So, instead I stewed the rose hips in water for a long time and strained them through a jelly bag. I cooked some sugar into the liquid to make rose hip syrup. I put the now cooked seed-pulp through our food mill (thanks Davey for giving it up!) and was able to get about half a cup of pulp out. I combined with an equal amount of honey to make this delicious jam. I'm keeping it in the freezer because the water content might be too high to safely leave out as you would with honey. Luckily, it doesn't freeze solid, so it is convenient to pull out to spread on spent grain bread. Technically, this still contains the irritating hairs that surround the seeds, but they've been cooked so much they haven't bothered me yet. The cooked berries have long been used in native cooking, in soups and stews, as well as a dinner vegetable, served with butter and salt.

The pulpy seeds that were left in the food mill looked like they would be good for some more flavor, so I stewed and strained them again and boiled with sugar to make another syrup. This second one came out pretty thick...almost like candy.

November 24, 2009

spent grain bread

Here is another use for spent grain from beer brewing. Check out the swirl made by the dark malts! The bread and the pancakes both used small amounts of spent grain for flavoring, but they aren't a good way to use up large quantities. We still have a lot of grain left--almost 3 lbs. If we were doing all-grain brewing, I would want to find some animals to feed it to or try using it to grow mushrooms.

I found the bread recipe here. The recipe called for 32 oz. of beer, but who wants to waste beer when there's spent grain to use?

Makes 2 large loaves or 1 extra-large loaf.

2 1/4 lbs. unbleached all-purpose flour (8 3/4 c.)
10 1/2 oz. whole wheat flour (2 1/2 c.)
32 oz. water
2 t. instant yeast
1 oz. salt (1 1/2 T.)
7 oz. wet mash "spent grain", not pureed (2 c.)

Fold in the spent grain after kneading and before rising. Otherwise do the normal bread making things.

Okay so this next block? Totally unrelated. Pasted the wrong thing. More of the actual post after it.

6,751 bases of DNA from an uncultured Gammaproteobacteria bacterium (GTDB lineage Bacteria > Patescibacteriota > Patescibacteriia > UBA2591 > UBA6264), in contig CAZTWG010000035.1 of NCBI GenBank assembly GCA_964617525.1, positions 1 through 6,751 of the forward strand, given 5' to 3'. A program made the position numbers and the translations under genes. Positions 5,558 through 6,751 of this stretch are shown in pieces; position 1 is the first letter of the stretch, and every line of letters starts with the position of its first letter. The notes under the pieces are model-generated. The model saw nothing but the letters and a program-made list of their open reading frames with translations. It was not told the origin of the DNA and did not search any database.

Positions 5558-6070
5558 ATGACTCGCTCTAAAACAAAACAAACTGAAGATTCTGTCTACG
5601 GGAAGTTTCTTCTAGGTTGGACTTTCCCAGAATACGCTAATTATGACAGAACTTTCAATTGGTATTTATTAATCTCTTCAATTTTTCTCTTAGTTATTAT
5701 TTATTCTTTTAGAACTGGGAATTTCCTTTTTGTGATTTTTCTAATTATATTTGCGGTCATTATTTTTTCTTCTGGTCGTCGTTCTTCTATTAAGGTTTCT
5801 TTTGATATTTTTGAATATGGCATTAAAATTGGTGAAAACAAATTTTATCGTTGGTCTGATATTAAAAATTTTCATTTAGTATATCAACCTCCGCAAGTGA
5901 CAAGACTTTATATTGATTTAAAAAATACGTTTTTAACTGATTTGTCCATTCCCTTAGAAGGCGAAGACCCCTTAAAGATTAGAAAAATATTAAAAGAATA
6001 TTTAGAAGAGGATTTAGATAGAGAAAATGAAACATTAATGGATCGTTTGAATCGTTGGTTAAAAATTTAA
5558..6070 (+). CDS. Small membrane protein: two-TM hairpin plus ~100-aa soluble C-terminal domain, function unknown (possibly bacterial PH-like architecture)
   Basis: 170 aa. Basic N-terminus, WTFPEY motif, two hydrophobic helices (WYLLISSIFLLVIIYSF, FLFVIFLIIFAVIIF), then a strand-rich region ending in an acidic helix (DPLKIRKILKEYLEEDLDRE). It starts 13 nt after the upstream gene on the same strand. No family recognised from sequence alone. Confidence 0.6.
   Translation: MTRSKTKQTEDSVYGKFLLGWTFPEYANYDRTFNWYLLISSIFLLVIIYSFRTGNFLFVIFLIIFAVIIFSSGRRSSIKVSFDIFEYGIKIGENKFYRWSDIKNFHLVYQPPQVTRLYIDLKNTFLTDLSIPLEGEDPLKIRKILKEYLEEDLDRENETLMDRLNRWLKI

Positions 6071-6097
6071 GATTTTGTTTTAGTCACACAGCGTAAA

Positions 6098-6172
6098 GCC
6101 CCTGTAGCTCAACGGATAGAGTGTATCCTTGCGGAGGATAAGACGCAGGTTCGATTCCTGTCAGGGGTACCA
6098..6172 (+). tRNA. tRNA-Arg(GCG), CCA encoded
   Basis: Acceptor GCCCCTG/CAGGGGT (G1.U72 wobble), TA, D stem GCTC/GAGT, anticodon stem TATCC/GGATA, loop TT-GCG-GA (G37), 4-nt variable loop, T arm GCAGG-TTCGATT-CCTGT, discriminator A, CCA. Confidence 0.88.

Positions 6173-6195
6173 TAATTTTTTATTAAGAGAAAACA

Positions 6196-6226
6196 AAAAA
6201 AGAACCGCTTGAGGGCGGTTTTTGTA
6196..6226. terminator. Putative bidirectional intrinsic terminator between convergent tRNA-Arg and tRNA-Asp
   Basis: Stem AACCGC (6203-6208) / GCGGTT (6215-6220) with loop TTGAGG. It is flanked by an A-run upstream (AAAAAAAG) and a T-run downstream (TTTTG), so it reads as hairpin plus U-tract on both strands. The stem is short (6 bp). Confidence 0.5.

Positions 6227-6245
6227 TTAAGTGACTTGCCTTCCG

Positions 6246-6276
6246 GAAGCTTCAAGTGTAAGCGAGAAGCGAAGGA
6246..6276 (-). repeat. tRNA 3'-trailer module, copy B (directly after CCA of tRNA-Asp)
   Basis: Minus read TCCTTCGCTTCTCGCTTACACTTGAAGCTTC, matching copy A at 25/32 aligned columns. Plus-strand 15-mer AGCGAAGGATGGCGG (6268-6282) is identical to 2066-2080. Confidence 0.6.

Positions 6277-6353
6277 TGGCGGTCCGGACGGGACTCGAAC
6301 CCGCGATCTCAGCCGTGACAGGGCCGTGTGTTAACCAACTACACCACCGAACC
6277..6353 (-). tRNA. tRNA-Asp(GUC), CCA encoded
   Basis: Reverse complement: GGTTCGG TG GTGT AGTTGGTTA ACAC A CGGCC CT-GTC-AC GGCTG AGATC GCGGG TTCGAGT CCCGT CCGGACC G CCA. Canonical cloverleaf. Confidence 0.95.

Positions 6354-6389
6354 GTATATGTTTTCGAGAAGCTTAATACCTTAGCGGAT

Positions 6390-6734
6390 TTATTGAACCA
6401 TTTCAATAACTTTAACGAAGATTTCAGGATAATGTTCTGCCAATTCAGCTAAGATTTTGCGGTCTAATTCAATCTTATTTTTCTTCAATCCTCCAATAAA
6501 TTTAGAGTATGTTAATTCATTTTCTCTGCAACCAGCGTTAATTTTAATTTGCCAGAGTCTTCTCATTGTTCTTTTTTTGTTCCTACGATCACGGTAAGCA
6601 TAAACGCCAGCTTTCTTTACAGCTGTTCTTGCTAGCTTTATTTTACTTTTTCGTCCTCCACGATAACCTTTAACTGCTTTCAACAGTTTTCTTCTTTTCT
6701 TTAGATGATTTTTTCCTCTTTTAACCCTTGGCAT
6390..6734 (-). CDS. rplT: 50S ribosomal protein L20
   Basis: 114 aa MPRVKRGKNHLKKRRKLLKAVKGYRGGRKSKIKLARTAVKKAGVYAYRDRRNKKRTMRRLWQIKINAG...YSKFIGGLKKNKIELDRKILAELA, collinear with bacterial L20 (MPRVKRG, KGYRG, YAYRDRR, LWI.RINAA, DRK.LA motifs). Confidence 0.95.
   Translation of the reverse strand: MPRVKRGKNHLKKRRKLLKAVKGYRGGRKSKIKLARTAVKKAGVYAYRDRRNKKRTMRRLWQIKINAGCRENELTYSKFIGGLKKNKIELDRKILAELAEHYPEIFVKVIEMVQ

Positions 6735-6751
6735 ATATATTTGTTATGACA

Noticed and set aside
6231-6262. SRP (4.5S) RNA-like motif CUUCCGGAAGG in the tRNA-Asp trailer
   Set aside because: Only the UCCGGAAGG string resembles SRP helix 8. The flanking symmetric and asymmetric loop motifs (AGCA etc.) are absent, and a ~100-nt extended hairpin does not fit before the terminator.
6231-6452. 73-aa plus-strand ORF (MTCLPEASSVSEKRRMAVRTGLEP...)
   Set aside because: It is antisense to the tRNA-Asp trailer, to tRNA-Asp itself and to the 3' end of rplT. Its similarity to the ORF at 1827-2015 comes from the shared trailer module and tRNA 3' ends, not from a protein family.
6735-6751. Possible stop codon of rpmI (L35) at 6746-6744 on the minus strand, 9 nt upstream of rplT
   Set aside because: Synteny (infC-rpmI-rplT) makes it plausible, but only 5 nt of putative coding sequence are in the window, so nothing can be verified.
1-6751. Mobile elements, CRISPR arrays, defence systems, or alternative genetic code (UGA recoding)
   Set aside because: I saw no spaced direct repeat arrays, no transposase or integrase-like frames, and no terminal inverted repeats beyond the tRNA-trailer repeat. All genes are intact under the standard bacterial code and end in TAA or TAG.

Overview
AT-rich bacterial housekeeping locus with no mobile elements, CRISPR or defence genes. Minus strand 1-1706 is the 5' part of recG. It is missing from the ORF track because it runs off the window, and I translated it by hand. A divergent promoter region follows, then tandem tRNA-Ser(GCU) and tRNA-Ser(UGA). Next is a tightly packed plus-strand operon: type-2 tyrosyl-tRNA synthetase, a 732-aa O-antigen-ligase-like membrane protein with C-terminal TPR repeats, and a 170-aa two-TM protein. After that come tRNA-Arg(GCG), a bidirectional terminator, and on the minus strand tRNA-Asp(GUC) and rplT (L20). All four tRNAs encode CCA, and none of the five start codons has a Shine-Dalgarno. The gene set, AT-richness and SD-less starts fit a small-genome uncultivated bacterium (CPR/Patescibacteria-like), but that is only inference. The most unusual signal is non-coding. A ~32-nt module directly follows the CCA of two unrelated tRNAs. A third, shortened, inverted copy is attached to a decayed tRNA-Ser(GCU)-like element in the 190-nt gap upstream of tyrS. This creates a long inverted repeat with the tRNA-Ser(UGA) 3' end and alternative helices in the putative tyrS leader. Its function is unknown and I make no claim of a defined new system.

spent grain pancakes

Last night we started brewing a batch of cranberry porter. I've been trying to figure out ways to use the (potentially delicious) spent grain. Pancakes are one idea. These pancakes have a dark color and flavor because the spent grains from our porter included chocolate malt and black malt. I also made tea with the spent hops, and it made me sleepy.

This recipe is based on Tom's vegan pancake recipe.

Serving Size: 4

2 1/2 c. all-purpose flour
2 T. baking powder
1 t. salt
1 T. sugar
2 c. non-dairy milk (we used almond)
1/2 c. water
1 T. canola oil
2 c. spent grain, pureed in food processor
1 t. caraway seed, ground (optional)

Mix dry. Mix wet. Combine. Make pancakes. Great with applesauce!

November 22, 2009

soap making

I took a soap making class a couple of weeks ago. We made mint soap and lavender soap out of coconut oil, vegetable shortening, walnut oil, lye, distilled water, essential oils and natural dyes. The process was simpler than I imagined. Carefully mix the lye with distilled water, let it react somewhere that you won't be breathing (like outside), and let it cool to a specified temperature. Meanwhile, warm up the fats to a specified temperature. Mix the lye water with the warmed fats. Stir until you can drip the mixture along the surface and see a mark or trace. This visual cue is called "tracing." Add the essential oils and natural dye. Pour everything into your modded out milk carton molds. Wait 2 weeks or so to take the soap out of the molds. Slice and dice. Wait an additional 2 week for the soap to harden and neutralize in terms pH. Then use, gift or sell your glorious soap!

Modern day soap making is pretty precise and scientific with lye and refined fats. The precision allows people like myself to jump into the craft relatively easily. Just follow the recipe! Back in the day, however, people would mix whatever fats they had on hand with wood ash water. With far less precision, I imagine that people spent a lifetime developing the finesse to craft quality soap. I might try the wood ash method someday just to try it...

November 21, 2009

garlic for victory soup

I caught a cold (frown). Since being sick is no fun and since garlic cures all, Eric and I made some garlic soup while listening to Garlic for Victory. We followed this online recipe exactly except we doubled the garlic. Doesn't the photo feel like you're in a French still life? Sigh... Get me a baguette! Maintenant! Dedicated to Areta Kovalskyj.

Serving Size: 6

6 c. water
4 potatoes, diced